National Council of Women of Canada - Blog
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Wednesday, March 30, 2011
Elizabeth May - Leader of the Green Party but not allowed at the Leader's Debate
She would ring new ideas to a tired game; If the leader of the Green party wins a seat in Parliament, we might get debate that matters
By Stephen Hume, Vancouver Sun March 29, 2011
Let's hope that Saanich-Gulf Islands voters rock the boat while they have the chance and put Elizabeth May of the Green party into parliament.
She's feisty, she's female, she's fearless, and she's a fresh voice. May and the Greens actually hold some promise of shaking up the dismal status quo in Ottawa that's produced four elections in eight years, four minority governments, and political leaders who seem bereft of, well, leadership qualities.
Stephen Harper drones on robotically with his big-lie talking point for this campaign -the Liberal-NDP-Bloc Quebecois coalition conspiracy is plotting a coup unless he's crowned with a majority.
Michael Ignatieff delivers dry-as-a-stick history lessons -Harper was once hot for a Conservative-NDP-Bloc Quebecois coalition, if only it could have made him king for a day.
Jack Layton flogs the Harmonized Sales Tax in hope of beating a few more British Columbia votes out of that dying horse.
Gilles Duceppe moans about the raw deal Quebec gets from Canada despite billions in equalization transfers. He demands more, of course, then he'll flounce out of Confederation.
Good Lord, 30 more days on the thin gruel of leftovers and same old, same old?
May has been criticized for running against powerful Conservative defence minister Peter MacKay in 2008. But isn't that what good leaders do -take on the tough fights? Under May's leadership, the Green party earned a million votes across Canada.
Now she's challenging Conservative Gary Lunn in Saanich-Gulf Islands. Lunn's been a political non-entity during his decade in Ottawa. He had his 15 minutes of fame as minister of natural resources -he sacked the head of the Nuclear Safety Commission in a tiff over certifying a reactor. He was shuffled off to minister of state for sport, whatever that entails besides piling up pension points.
Oh, I know, this invites the inevitable fusillade from partisans that their leaders deserve the throne, it's the others who should be deposed. Sorry. I hear plenty of bankrupt ideologies but few stirring new ideas emanating from the House of Commons. The ideas oozing from this already mean-spirited campaign seem drearier than ever.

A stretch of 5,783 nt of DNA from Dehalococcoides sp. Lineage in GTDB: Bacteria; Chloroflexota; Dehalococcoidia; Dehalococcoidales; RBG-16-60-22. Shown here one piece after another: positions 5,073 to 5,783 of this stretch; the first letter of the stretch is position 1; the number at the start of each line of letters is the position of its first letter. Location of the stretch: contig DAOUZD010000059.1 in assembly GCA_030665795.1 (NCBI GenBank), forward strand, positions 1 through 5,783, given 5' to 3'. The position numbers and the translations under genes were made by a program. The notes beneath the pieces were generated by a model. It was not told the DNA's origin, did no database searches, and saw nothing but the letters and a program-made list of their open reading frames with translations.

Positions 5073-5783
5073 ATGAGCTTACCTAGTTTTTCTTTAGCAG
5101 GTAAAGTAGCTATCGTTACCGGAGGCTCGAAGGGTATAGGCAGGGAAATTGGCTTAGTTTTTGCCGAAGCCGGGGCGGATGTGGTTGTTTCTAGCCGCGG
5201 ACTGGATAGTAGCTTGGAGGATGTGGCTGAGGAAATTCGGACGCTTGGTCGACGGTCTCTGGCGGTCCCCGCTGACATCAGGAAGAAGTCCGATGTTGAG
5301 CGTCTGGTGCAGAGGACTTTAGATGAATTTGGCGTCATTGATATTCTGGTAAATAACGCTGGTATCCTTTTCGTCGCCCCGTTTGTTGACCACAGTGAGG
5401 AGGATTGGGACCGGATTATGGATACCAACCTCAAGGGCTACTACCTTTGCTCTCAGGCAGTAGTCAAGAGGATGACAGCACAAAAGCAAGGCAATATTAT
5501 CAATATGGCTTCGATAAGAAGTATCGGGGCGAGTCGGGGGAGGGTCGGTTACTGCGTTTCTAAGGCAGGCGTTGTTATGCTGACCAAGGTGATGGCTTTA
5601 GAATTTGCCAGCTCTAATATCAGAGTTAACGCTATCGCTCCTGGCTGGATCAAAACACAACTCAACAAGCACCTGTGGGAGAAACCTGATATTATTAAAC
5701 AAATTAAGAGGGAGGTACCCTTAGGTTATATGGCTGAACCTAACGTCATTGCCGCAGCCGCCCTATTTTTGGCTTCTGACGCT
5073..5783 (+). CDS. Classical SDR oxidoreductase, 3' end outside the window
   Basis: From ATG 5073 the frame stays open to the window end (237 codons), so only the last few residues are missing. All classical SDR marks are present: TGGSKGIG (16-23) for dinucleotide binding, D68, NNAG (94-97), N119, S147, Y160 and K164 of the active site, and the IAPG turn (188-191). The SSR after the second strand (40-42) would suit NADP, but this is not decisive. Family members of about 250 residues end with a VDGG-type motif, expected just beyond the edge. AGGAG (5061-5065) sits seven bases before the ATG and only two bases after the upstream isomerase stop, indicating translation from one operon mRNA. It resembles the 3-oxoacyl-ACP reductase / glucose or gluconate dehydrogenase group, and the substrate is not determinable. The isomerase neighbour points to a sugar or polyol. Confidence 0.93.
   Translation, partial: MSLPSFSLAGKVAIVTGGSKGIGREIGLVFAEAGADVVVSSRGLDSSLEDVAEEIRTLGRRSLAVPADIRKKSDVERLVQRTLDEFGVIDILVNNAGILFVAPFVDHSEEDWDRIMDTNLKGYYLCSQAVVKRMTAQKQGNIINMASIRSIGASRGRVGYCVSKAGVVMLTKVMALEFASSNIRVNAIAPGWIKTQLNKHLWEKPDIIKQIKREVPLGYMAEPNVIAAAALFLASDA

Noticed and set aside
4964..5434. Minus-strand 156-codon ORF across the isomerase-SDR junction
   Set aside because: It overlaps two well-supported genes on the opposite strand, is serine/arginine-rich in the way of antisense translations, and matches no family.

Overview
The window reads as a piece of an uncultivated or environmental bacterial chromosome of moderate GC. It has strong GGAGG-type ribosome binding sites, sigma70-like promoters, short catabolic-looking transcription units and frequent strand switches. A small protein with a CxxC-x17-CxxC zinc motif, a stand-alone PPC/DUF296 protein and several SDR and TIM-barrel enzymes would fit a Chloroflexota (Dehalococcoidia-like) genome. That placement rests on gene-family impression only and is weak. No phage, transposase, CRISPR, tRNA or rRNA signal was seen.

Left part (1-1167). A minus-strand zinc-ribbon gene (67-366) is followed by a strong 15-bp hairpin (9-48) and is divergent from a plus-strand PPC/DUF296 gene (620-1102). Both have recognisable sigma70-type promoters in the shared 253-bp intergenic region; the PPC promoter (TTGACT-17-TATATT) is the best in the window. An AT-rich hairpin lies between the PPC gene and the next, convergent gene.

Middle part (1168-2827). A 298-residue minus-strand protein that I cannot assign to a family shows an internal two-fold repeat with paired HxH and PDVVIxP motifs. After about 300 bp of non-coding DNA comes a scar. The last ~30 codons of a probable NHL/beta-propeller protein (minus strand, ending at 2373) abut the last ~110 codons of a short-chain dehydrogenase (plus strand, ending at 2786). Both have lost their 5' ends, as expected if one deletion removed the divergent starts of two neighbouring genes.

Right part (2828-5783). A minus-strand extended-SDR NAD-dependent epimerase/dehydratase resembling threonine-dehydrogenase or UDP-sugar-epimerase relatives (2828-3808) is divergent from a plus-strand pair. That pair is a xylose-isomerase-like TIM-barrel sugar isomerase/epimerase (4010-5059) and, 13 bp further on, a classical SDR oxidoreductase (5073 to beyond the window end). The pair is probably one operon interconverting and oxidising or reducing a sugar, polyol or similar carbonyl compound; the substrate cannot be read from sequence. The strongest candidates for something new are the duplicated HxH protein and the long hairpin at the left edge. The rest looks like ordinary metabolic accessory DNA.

Look, can we please have a public debate among our leaders that actually touches upon things that are important to voters and not just the re-election strategies devised by pollobsessed policy wonks?
What's Canada's strategic long-term energy policy, for example? Are we going to tie ourselves to synthetic crude produced from Alberta's oilsands and hope for a naturalgas bonanza from the Arctic, which, by the way, we're already committed to share with wasteful Americans?
Or, as May proposes, are we finally going to get real about implementing sustainable green supplements to the energy supply so that we don't have to burn through Alberta's petroleum reserves like there is no tomorrow, put up with nuclear disasters, or pay through the nose for our own natural gas at prices set by American profligates?
Can we talk about the economic impact of green jobs - a recent U.S. study found that simply upgrading buildings to environmental standards generated $173 billion in GDP, supported more than 2.4 million jobs and paid $123 billion in wages. It forecasts $554 billion in GDP, 7.9 million jobs and $396 billion in wages by 2013.
As that train pulls out, do we want to be standing in the station listening to the same tired old ideologically driven ideas?
This election is probably costing $10 million US a day. We've spent more than a billion on federal elections since 2004. For what? This level of debate? We need new ideas. Give May the platform she wants and that we deserve.